To be sustainable, news and journalism companies will need to radically alter their cost base. It seems most likely that the next wave of news media companies will be fashioned around a studio model of managing different stories, talents, and products across a vast range of devices and platforms. As this shift happens then posting journalism directly to Facebook or other platforms will become the rule rather than the exception. Even maintaining a website could be abandoned in favour of hyper distribution. The distinction between platforms and publishers will melt completely.
Even if you think of yourself as a technology company, you are making critical decisions about everything from the access to platforms, the shape of journalism or speech, the inclusion or banning of certain content, the right for certain operators to be considered publishers and others not.
Leaders of technology companies need to recognise that fact.
“‘With great power comes great responsibility’ as the French National convention had it in 1793 after the revolution.
The broader question for society is whether social platforms and big tech can be trusted to provide the transparency required, and what mechanisms we can use to enforce this.
The media sector in the UK has been traditionally very heavily regulated, yet there seems to be a complete absence of public debate around these most important issues. If we can expend the amount of time we have on completely overhauling the self-regulation of the press yet somehow manage to leave out dominant distribution platforms, then it suggests that government either doesn’t understand the case for public scrutiny, or isn’t inclined to act in our best interests.
One pressing issue is how we should frame the current mauling of the BBC in this context. If it has a business model which is largely immune from death by Snapchat, and it has a rich history of thinking about how technology and content can combine for the public good, it seems particularly shortsighted to be putting it under existential threat at the present moment. Think tanks, policy centers, regulators, and yes - even reporters should to my mind be picking away at this complex new paradigm, and the BBC’s capabilities ought to be central to the debate.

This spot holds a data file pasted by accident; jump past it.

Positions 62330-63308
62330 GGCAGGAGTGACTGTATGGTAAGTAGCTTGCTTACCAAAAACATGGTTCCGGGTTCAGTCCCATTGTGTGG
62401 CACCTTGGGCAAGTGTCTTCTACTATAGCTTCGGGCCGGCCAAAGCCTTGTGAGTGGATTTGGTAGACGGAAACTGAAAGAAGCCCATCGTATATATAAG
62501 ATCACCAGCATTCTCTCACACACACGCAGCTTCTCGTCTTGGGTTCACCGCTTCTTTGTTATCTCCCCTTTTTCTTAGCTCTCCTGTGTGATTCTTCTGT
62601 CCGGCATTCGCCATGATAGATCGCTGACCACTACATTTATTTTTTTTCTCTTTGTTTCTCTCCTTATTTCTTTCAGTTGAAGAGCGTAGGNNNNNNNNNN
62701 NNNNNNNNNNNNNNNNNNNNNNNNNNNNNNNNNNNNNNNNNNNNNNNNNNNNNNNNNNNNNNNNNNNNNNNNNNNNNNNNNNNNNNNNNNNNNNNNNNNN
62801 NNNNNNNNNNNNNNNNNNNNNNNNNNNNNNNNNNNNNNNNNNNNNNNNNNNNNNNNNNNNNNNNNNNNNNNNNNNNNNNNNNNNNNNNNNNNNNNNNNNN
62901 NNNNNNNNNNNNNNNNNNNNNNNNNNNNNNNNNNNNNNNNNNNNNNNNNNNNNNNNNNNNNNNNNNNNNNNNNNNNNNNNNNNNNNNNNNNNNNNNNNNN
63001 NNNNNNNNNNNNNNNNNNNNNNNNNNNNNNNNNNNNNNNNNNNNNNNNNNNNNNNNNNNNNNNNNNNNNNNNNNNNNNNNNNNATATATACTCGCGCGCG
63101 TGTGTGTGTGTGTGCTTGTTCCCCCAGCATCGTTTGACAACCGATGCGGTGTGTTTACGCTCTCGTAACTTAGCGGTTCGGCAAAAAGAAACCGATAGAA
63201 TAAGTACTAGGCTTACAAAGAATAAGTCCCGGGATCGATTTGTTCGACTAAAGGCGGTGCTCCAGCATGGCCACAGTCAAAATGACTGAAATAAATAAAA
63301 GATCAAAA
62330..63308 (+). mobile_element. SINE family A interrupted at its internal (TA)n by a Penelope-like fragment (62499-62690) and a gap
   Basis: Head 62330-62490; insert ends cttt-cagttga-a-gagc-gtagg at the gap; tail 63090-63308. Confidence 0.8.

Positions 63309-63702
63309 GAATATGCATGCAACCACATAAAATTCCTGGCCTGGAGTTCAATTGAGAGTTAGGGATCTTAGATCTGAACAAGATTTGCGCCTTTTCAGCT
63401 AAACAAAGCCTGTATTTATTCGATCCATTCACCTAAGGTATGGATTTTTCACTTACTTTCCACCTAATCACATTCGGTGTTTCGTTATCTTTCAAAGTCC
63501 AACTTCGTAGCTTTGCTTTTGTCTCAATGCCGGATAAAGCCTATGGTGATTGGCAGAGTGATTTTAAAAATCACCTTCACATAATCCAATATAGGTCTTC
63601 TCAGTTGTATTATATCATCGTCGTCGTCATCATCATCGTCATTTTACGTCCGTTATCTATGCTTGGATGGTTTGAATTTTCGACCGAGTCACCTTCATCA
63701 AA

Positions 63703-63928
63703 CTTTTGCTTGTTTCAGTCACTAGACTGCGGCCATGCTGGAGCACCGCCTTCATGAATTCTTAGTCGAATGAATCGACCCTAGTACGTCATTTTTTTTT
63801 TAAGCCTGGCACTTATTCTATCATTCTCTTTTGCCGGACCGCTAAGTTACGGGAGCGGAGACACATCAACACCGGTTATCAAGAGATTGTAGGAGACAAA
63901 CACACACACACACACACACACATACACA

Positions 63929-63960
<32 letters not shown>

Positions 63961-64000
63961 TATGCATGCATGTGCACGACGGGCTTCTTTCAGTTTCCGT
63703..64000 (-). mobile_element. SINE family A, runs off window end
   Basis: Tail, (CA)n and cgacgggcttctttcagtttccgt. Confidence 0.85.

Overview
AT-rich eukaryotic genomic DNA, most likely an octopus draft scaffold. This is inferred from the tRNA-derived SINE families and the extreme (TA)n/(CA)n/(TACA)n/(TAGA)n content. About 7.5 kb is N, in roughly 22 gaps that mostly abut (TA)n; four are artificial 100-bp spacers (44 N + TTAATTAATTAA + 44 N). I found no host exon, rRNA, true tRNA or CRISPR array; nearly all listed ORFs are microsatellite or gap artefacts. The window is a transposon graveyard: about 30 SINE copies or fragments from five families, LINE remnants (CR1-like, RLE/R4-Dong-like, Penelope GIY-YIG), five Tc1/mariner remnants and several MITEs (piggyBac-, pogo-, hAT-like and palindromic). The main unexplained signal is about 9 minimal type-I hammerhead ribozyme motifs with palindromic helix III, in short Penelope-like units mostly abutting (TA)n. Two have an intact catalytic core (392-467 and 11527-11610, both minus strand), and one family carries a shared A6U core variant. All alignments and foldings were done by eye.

It would be a mistake, in my opinion, not to include platform technologies as a core part of imagining how we want our public sphere and societies to work — in the same way that we would consider the BBC, the press and other utilities in this picture.
We have heard the BBC express its desire to become a platform, without much indication that the organisation really has a clear understanding of what this means. But it would be so invigorating to see a public service organisation help define standards for digital publishing which can help all journalism, wherever it takes place, become sustainable and supported in a fragmented and distributed world.
There is a role for centers of excellence, like Cambridge and this programme, or the Tow Center at Columbia, to foster and promote the exchange of ideas around civic technology and communications.
What happens to the current class of news publishers is a much less important question than that of what kind of news and information society we want to create and how we can help shape this.
As of now these questions are still in flux and are likely to remain dynamic for some time. When Indian regulators recently ruled that Facebook’s ‘Free Basics’ programme was essentially illegal, it provoked a cultural conversation as well as an economic one. ‘How can you deny the poorest people in your community internet access?’ was the pro Facebook argument, ‘Do we really want our next 100 million citizens coming online to do so through an edited version of the internet controlled out of Palo Alto?’ was the response.
I have seen arguments around halting the roll out of low-cost connectivity through programs like Facebook Free Basics, called retrogressive. Maybe, but I don’t believe there is anything retrogressive about governments and public bodies really interrogating what kind of connected world we want to live in.
I am sentimental about the roar of the presses, the filthy offices and nicotine habits of the Spotlight era, but those trappings of journalism are probably best consigned to the dustbin of history.
Many of us are however legitimately concerned that journalism, in all its forms, does not emerge from a period of technological change where it is weakened, where the protections and resources available to previous generations of journalists are not available to the next.
Just as journalism companies are thinking about how they shift the production towards a distributed model, so platform companies need to think about their own internal organisation to support journalism and acts of journalism. Without a commitment to reliable information, social media ultimately comes unstuck as an economic force.
I would like Mark Zuckerberg, Jack Dorsey, Larry Page, Tim Cook and whichever man, or hopefully woman, is the next communications billionaire, to really consider themselves publishers, not simply ‘a technology company’. I would like them to take seriously the fragility of good journalism and what steps are needed to make sure it thrives.
Maybe next time Mark Zuckerberg is asked if he is a platform or a publisher he will answer ‘what is the difference?’
Emily Bell is Director of the Tow Center for Digital Journalism at Columbia Journalism School.